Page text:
Monday, August 2, 2010
Bryan T. Camp
(Texas Tech) has posted Interpreting Statutory Silence
, 128 Tax Notes 501 (Aug. 2, 2010), on SSRN. Here is the abstract
Like fences, the statutes in subtitle F of the Tax Code define the operational area in which the IRS administers the tax laws. Statutory words---like pickets---place important boundaries on IRS action. Statutory silence---the spaces surrounding the words---can be just as important to understand the boundaries. As with any other aspect of language, meaning comes from both what is said and what is not said.
This article examines a dispute over the meaning of the spousal relief provisions in § 6015 where the silence is particularly disquieting. The problem is this: while there is a statutory two year limitation period for taxpayers to seek spousal relief under § 6015(b) or § 6015(c), the statute contains no such limitation period for those seeking § 6015(f) relief. Only silence surrounds § 6015(f). The IRS has taken that silence and, in Treas.Reg. § 1.6015-5(b)(1), used it to construct an immovable 2 year limitation period that the IRS applies against any person seeking § 6015(f) relief. In Lantz v. Comissioner, the Tax Court said the regulation was invalid. The Seventh Circuit Court of Appeals reversed the Tax Court, but whether one believes the opinion is right or wrong, it will not settle the issue.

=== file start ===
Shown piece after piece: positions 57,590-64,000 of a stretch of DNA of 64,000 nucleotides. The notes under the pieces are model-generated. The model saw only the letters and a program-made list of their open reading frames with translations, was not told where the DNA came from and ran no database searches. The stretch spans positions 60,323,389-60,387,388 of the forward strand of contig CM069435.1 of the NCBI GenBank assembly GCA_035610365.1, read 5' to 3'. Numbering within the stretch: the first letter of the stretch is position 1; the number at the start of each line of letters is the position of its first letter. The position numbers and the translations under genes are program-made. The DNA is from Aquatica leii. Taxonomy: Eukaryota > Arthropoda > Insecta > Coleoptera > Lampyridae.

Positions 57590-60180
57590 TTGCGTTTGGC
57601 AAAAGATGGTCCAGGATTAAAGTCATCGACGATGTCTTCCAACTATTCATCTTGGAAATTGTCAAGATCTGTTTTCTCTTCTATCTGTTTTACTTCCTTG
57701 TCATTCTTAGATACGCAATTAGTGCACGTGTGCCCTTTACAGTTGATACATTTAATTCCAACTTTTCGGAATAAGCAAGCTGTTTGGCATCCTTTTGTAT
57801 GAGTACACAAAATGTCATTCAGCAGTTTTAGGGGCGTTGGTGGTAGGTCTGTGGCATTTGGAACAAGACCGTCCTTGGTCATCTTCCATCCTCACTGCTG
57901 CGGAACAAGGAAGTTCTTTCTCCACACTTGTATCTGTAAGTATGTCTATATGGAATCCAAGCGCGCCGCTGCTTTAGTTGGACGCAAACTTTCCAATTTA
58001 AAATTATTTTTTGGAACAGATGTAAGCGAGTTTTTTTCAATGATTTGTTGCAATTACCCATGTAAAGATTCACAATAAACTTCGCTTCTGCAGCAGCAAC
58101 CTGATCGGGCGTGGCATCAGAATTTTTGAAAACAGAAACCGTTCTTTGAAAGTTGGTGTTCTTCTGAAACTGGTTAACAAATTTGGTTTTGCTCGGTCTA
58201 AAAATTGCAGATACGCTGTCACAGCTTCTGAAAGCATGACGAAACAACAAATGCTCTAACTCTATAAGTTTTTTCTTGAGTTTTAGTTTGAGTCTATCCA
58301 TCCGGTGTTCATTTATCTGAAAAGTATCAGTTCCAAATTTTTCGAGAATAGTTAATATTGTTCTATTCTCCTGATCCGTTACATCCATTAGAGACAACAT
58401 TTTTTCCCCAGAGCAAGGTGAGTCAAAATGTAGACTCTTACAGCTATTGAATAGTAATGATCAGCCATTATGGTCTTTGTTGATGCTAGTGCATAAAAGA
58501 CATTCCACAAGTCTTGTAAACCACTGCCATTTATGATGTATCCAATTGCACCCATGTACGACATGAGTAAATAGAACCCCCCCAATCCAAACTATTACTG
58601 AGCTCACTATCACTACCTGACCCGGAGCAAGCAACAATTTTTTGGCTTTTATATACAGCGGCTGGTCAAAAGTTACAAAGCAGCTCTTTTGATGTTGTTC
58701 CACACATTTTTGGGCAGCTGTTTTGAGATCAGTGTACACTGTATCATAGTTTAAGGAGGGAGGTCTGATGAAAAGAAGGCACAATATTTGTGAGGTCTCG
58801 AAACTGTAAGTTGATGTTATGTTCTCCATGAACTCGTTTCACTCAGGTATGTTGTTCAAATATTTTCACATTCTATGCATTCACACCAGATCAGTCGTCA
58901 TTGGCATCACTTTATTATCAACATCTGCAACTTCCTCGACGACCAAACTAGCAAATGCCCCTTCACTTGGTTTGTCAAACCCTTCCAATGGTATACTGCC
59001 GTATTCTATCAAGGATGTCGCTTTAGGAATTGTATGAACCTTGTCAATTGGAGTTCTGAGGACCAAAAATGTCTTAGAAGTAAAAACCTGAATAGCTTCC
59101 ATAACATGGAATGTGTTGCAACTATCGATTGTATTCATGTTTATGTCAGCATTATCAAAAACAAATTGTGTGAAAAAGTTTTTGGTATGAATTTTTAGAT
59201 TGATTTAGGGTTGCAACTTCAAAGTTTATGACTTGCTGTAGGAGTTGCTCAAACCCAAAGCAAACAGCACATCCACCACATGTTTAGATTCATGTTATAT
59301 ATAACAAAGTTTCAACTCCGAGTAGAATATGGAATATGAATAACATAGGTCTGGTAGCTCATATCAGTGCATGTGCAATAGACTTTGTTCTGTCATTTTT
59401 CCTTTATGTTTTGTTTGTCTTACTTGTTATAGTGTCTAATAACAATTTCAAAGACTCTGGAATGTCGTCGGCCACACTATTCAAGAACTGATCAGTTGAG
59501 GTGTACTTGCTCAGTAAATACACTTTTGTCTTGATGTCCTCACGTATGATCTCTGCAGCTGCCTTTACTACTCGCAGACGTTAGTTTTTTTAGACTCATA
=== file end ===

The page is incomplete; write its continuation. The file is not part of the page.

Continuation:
Part A of the article reviews the statutory context of § 6015(f). Part B present the facts of Lantz and contrasts the majority and dissenting Tax Court opinions. Part C explains why the Tax Court was right to overrule the IRS interpretation of § 6015. It explains how this case illustrates why Chevron does not provide a helpful analytical structure for questions about who bears what responsibility for interpreting Tax Code administrative provisions. Finally, Part D looks explains why the Seventh Circuit opinion is not only wrong on the merits but misses an important administrative law point. At bottom, the IRS’s attempt to appropriate this statutory silence to suit its (admittedly legitimate) administrative needs should not be allowed. More importantly, the Tax Court, as a specialized court centered on one agency, deserves the kind of deference normally given to agencies when it comes to interpreting statutory silence.